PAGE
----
Today, Puerto Aysén is the second largest city in the region, but for many years it was the largest and most important, the designated capital of the region and the official port of entry for Chilean Patagonia. During the first several decades of the 1900s, the city of Puerto Aysén was a renowned hub of intense commercial activity, including a tremendous timber production and significant livestock and wool trade. Large ships would sail up the Aysén River on a daily basis, docking at the vibrant port which facilitated trade between Aysén, Puerto Montt and Punta Arenas.
But the pace of the economic bonanza of Puerto Aysén proved unsustainable. Over timbering, wildfires used for clearing land, massive livestock grazing, and the natural conditions and climate of Aysén all converged in the early 1960s, resulting in an enormous accumulation of sediments in the Aysén River that no longer permitted the movement of large boats. The port was moved 14 kilometers west to Puerto Chacabuco, forever affecting the growth and productivity of this once vibrant port. The city’s situation was worsened by the designation of Coyhaique as regional capital in 1976. In the late 1980s the city’s fate began to improve as a result of growth resulting from the arrival of salmon farming and later, tourism. Today, Puerto Aysén and Puerto Chacabuco are inseparably linked; Aysén provides the infrastructure and basis for great visitor experiences and Chacabuco provides the bay and access to the sea.
We suggest you begin your tour of Puerto Aysén in the city’s artisan market located on the south bank of the Aysén River. Craftsmen from all over the region work from this market during the summer months, offering a variety of handmade crafts that range from traditional woolen sweaters to wallets and handbags made from salmon skins. And don’t forget to look for the delicious handmade chocolates of Puerto Aysén, filled with local fruits like calafate, murta and rose hips; definitely a delicious “trail mix” to enjoy during this urban hike.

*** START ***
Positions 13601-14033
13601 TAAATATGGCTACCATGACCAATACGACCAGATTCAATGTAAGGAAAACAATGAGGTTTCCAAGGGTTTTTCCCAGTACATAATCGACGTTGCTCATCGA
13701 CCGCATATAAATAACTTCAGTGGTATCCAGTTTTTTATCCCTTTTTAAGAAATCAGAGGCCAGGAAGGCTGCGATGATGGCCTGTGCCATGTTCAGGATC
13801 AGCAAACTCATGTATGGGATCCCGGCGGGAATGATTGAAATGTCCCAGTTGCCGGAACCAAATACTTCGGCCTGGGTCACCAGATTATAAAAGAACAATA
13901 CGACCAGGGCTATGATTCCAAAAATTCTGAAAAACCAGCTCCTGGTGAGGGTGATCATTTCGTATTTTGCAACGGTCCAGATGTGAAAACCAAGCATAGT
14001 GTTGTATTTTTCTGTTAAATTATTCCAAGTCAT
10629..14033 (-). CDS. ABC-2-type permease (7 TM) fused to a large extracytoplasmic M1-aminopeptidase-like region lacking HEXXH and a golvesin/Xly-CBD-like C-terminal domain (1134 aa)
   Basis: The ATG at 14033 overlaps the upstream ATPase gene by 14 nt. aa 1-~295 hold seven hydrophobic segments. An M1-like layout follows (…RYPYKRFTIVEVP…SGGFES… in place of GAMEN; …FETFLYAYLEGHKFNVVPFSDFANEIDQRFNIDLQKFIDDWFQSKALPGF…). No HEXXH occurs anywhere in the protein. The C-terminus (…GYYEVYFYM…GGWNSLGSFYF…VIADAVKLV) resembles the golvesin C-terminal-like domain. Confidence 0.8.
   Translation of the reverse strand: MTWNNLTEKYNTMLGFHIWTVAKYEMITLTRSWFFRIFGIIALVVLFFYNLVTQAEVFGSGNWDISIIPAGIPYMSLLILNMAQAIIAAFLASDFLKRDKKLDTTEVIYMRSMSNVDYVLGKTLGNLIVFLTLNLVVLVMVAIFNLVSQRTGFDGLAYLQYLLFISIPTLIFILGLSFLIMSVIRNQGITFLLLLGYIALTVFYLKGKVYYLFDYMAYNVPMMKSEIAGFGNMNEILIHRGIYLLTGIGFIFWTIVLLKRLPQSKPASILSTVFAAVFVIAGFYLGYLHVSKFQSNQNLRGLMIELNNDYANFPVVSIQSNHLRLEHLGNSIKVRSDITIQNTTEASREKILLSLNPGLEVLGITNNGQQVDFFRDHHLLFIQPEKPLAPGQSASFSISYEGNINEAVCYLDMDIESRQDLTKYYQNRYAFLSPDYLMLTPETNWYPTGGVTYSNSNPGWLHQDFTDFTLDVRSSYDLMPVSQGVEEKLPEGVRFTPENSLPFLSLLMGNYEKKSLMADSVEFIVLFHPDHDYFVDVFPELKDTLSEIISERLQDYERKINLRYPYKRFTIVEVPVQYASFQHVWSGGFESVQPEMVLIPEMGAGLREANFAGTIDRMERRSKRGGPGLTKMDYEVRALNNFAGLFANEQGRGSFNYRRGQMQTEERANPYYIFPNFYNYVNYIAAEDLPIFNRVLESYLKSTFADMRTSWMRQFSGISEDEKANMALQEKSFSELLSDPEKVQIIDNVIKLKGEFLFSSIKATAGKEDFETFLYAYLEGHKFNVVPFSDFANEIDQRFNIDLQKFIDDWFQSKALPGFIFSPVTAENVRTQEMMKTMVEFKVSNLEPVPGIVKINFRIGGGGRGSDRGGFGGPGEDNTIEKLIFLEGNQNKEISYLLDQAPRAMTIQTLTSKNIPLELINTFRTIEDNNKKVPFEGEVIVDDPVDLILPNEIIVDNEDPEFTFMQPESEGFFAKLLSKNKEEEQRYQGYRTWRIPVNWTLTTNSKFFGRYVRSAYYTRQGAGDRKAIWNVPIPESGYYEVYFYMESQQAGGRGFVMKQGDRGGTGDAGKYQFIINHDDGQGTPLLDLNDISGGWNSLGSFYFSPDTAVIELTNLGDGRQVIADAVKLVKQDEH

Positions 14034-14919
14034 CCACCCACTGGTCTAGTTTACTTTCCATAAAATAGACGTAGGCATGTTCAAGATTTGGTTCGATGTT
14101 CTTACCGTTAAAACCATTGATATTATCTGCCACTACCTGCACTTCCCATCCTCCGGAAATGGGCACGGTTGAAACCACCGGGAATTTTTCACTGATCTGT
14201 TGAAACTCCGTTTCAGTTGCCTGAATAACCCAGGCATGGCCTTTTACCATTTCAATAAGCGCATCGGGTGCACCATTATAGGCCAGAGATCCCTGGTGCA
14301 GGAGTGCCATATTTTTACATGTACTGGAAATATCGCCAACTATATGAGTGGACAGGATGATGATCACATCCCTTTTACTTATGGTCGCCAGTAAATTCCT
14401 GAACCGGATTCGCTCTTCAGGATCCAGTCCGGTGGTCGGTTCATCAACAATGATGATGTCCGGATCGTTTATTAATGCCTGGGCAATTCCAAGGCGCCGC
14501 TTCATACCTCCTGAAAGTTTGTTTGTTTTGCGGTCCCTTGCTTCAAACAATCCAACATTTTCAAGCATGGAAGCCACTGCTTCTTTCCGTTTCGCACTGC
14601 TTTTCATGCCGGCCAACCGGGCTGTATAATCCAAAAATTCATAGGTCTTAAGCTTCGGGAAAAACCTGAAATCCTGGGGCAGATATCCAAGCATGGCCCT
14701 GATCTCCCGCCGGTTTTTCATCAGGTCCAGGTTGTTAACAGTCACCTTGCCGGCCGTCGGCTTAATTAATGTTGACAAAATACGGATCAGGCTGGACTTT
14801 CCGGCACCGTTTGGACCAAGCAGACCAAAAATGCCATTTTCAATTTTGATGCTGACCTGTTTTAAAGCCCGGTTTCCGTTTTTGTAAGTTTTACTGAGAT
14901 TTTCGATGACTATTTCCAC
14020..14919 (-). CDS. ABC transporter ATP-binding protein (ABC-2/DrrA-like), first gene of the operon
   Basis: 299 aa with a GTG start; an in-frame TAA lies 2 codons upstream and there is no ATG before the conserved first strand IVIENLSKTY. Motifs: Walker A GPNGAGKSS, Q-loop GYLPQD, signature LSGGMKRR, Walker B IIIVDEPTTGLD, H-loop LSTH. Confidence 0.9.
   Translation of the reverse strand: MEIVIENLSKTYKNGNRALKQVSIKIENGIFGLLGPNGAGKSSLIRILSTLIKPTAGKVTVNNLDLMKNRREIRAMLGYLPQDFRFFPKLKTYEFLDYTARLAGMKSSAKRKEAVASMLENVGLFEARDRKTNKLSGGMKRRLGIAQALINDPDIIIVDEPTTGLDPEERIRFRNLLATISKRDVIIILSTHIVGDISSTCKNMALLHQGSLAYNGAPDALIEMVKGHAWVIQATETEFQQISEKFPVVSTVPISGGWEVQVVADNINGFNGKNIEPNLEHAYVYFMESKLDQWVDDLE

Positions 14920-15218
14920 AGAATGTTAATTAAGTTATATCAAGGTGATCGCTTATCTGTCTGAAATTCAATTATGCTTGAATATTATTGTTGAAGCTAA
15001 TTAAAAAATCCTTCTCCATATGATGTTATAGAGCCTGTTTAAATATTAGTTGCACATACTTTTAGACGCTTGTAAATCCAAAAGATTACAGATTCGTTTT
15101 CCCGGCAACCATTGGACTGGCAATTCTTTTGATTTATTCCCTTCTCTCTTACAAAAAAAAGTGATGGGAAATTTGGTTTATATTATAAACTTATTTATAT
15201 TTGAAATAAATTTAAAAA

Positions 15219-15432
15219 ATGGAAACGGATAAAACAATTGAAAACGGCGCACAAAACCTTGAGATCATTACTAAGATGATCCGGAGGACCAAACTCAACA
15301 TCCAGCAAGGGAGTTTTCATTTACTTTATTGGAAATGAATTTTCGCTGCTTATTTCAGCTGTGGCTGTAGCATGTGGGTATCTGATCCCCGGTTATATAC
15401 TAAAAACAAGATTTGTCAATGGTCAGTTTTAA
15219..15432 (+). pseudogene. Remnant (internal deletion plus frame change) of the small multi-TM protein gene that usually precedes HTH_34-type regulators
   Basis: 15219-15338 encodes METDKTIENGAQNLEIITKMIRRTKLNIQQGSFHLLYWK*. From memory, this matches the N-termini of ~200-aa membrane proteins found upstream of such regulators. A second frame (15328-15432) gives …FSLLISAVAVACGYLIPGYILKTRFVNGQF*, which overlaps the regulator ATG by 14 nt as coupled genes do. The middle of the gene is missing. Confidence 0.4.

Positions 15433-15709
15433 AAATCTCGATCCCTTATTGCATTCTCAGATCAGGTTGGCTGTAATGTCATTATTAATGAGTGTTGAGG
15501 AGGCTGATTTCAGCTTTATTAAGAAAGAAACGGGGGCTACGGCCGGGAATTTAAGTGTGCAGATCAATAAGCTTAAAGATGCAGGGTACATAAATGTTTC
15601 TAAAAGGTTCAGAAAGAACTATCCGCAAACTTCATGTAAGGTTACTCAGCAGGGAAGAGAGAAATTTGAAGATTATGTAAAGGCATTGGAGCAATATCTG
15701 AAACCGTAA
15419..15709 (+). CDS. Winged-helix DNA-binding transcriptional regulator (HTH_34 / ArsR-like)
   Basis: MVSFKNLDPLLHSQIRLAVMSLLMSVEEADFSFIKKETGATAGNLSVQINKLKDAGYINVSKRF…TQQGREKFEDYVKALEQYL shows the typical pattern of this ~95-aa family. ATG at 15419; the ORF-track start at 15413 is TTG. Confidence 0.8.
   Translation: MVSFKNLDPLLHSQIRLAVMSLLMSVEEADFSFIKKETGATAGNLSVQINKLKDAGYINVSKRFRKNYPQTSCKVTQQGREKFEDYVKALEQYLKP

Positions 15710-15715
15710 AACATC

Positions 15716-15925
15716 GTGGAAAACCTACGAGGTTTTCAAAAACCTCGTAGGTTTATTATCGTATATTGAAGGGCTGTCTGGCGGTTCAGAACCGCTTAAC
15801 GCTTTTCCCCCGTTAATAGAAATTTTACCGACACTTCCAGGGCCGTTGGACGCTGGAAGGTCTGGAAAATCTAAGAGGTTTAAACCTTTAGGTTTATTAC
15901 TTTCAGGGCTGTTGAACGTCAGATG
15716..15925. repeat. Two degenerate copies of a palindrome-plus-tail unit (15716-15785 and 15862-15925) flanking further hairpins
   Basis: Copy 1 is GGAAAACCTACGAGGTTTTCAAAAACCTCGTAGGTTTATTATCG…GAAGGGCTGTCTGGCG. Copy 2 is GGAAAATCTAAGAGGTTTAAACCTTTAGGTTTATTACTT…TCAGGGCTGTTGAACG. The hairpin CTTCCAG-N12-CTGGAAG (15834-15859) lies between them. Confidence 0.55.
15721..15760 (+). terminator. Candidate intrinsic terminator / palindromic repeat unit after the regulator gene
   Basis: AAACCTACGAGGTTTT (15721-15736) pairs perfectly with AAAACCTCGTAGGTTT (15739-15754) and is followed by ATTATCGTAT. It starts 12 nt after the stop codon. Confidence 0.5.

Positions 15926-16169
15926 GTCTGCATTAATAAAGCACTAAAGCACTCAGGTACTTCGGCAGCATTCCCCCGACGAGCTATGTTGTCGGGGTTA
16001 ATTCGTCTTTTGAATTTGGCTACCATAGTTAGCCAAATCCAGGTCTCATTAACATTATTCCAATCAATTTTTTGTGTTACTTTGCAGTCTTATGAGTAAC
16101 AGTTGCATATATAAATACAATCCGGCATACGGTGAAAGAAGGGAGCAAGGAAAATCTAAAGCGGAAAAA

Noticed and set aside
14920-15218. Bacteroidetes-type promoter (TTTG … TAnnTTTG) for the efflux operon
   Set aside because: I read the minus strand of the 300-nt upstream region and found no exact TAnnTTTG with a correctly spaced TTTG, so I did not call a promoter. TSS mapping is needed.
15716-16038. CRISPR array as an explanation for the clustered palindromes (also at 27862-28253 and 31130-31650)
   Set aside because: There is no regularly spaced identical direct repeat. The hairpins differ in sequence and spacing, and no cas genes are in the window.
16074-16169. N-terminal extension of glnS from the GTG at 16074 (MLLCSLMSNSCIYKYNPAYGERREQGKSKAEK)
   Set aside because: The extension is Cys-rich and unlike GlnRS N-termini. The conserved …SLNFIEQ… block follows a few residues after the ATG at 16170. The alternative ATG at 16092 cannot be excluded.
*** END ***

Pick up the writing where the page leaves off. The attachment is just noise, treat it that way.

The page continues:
Leaving the market, head north, over the beautiful President Ibáñez Bridge, which is a National Monument and a critical artery for the movement of goods throughout the Region. Its 210 meter length makes it the longest suspension bridge in Chile, and as you cross over, you will be able to observe its complex structure with hundreds of huge metal support cables. The bridge was a pivotal symbol and strategy for the 2012 “Social Movement of Aysén”, when inhabitants of the region, mobilized by demands that the State make long-needed social and economic improvements, prevented use of the bridge for more than 30 days via roadblocks and demonstrations.
Continue straight two blocks and take a left onto Sargento Aldea. As you walk along this street you’ll get a feel for the day to day rhythms of life in the city, with opportunities for great window shopping and people watching. Keep in mind that you’re also tracing the history of this sector; if you walk all the way to the end of this street you’ll end up at the Old Port, which formerly welcomed ships from all over the world.
Leaving the Old Port, head for the adjacent Aguas Muertas Docks. The scene is one of the main postcards of Puerto Aysén, with a colorful collection of small fishing and touring boats. It’s a great place to talk with local fishermen, reminisce about the “golden era” or contract a day excursion to explore the nearby waters.
If you keep walking, you will find the suspension bridge that crosses the Los Palos River. Here you have two options: 1) continue toward the right for 10 km to the Los Palos Lake sector, where you’ll be surrounded by the beautiful waters of the lake, huge native forests, impressive snow-capped mountains, small waterfalls and beautiful beaches; or 2) head toward the left for 8 km to the Acantilada Bay in the Aysén fjord, one of the favorite summer swimming spots for local Ayseninas.